As can be seen in the linked WNT lemma it has been popular as a modifier in words as "doodleuk", "leukweg" (that still refer to the meaning of calm and composedness).

My Dutch etymological dictionaries find the connection to "lauw" (lukewarm/tepid) (which corresponds to the Scottish "lew" forms) unclear and somewhat implausible (vocalism doesn't match, and whence the k?), but maintains that "moderately warm" must have been the older meaning then shifting to just moderate, then calm, and then (in slang?) to "fun", like words as "cool" have done...

Maybe the extra "warm" after "luke" was meant as a clarification, when the sense of the word "luke" wasn't that clear anymore, e.g. like in Dutch a whale is called a "walvis", which was originally just a "wal", but that word form could also mean "wall", hence the clarification "vis" was added for the animal (I know, it's not a fish biologically..), so such formations for clarification do occur sometimes.

  • Funnily, "lauw" in Dutch has been used with the meaning of "fun" in slang too, or maybe it is still used by some people - at least I did not hear it for some time now, so I don't think it is going to stay. – Janne B Nov 9 '18 at 8:49
5
+50

I would like to add something from my mother language, Dutch.

We can almost directly translate "lukewarm": "lauwwarm". But we do use "lauw" separately as well, like "Mijn thee is nu lauw." ("My tea now is lukewarm."). As we are lazy speakers, we often leave out "warm".

We can use it figuratively, like "Hij reageerde nogal lauw." ("He reacted quite 'luke'.), in which it means something like "not very enthusiastic", in the same way English-speaking people can talk about a "warm welcome" but now it would be a not-that-warm welcome.

According to a Dutch etymology website which cites lots of etymological dictionaries, "lauw" is related to the English "lew". It comes from the Latin "caleo" which means warm. This same site talks about "warm" coming from Greek "thermos" and Latin "formus", meaning "heat".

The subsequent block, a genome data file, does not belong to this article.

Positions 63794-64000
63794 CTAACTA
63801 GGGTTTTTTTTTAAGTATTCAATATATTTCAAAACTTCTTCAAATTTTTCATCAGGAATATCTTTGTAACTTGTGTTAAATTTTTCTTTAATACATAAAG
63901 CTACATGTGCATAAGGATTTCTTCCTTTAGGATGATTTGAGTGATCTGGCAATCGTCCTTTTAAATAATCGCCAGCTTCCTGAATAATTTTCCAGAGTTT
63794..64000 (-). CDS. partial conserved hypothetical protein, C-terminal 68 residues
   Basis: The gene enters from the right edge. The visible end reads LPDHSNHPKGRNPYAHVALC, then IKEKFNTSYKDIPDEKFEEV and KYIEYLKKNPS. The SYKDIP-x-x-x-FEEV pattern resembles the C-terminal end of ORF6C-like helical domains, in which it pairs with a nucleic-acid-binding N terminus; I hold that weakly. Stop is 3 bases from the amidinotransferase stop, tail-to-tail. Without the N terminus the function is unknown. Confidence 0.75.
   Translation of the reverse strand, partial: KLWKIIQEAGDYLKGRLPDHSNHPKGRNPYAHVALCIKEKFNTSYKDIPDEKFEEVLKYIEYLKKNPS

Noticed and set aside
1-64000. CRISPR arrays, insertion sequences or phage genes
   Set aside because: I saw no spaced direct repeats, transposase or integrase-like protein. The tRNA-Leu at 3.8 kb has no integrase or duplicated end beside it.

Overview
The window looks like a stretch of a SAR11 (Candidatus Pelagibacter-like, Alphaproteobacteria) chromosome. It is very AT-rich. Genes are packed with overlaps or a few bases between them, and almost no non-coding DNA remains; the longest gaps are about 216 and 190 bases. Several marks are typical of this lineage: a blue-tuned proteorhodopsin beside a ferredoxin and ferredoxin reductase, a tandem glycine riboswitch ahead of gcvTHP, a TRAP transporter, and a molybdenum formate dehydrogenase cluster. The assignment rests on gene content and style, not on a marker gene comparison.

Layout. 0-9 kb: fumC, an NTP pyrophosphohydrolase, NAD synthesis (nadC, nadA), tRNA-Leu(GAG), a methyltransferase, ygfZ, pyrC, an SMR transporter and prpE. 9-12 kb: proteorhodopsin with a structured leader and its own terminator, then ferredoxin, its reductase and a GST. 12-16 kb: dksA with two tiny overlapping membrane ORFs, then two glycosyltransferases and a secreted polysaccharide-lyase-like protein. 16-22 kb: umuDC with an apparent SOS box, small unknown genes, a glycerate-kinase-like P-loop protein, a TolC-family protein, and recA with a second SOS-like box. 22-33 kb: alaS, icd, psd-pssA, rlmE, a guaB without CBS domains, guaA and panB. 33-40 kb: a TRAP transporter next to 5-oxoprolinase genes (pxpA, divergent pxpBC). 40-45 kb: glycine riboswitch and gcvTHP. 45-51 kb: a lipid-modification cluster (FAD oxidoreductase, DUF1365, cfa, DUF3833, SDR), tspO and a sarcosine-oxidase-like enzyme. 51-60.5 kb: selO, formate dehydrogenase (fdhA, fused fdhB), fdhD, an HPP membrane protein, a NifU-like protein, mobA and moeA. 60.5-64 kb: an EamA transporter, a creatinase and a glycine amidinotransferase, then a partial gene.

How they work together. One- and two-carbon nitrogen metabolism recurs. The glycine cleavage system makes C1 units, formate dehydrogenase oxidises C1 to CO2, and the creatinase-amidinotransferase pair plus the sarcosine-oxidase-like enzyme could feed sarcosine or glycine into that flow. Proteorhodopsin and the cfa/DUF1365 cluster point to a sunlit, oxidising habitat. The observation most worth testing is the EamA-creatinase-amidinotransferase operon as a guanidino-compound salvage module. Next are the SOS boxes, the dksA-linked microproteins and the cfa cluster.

To answer your question, I don't think "lukewarm" is a perfect example of reduplication, as "luke" and "warm" actually do not have exactly the same meaning. It is more like "yellow-green" when you mean something between yellow and green, although I do not really feel like "lauwwarm" is warmer than "lauw"... Interesting.

  • German lau is used more for a mild wind, a mild evening, etc. rather than lauwarm, which is used more for liquids. Both can be used metaphorically. – KarlG Nov 7 '18 at 15:39
5
+100

'Luke' in the compound 'lukewarm' functions as a downtoning semantic reduplication, supposing 'luke' is considered to have the (perhaps) more modern sense of "a moderate degree of warmth, tepid" rather than the (perhaps) earlier sense of "weak, little". In some other compounds containing 'luke', 'luke' downtones the second element. Examples of such downtoning, although thin on the ground, include 'luke-hearted' (and, possibly, 'Lukeheart') and 'luke hot'.

In English etymology, semantic reduplication is mentioned by, for example, Liberman (An Analytic Dictionary of English Etymology: An Introduction, 2007), with reference to 'ragamuffin' (emphasis mine):

The most convincing hypothesis traces both rag- and -muffin to words for 'devil,' as in OF Rogomant (though in French it may have been a borrowing from Germanic), preserved in E Ragman and Ragman's roll (> rigmarole), and Old Muffy, from AF maufé 'ugly; the Evil One.' Ragamuffin is then a semantic reduplication with an augment (-a-) in the middle, *'devil-a-devil.'

A 'downtoner' and so 'to downtone', in the linguistic sense, approximate the opposites of 'intensifier' and 'to intensify'. Both intensifiers and downtoners are qualifiers. Intensifiers used ironically sometimes function as downtoners; often, negating an intensifier converts it into a downtoner.

Hence, 'luke' in the sense of "tepid, moderately warm" downtones 'warm' in the compound 'lukewarm'.

For the etymological influence on 'luke' of Anglo-Saxon wlæc, the older meaning of which was 'weak', see Skeat 1882, An etymological dictionary of the English language (under the headword 'lukewarm', after the pilcrow). This influence suggests the sense of 'lukewarm' may derive from elements meaning "weak-warm", a meaning which accurately represents contemporary use.

For a suggestion that 'luke' was used dialectally in the sense of 'little' see Cockeram 1623, An English dictionarie, as cited by Robertson in Life on the upper Thames (middle of last paragraph, p 19, where "Cockerham" is either a spelling variant or an error). Dialectal use of 'luke' with the meaning "little, slight", when compounded with 'warm' into 'lukewarm', contributed to the contemporary sense of 'lukewarm': "slightly warm, a little warm".

As mentioned and exampled by Skeat 1882 (op. cit.) from Dickens, etc.,

Luke means 'tepid' and can correctly be used alone,

as well as to downtone or otherwise qualify various signifiers: warm, blood, bath, water, fire, hot, and heart.


Some Paywalled Attestations from the 20th Century

'Luke-hearted' survives primarily as a family or nickname. One example of the latter is this "Personals" ad from The Los Angeles Times, 18 May 1960:

PATRICIA Gentile, aka Lukeheart, call MA. 5-1494. Urgent.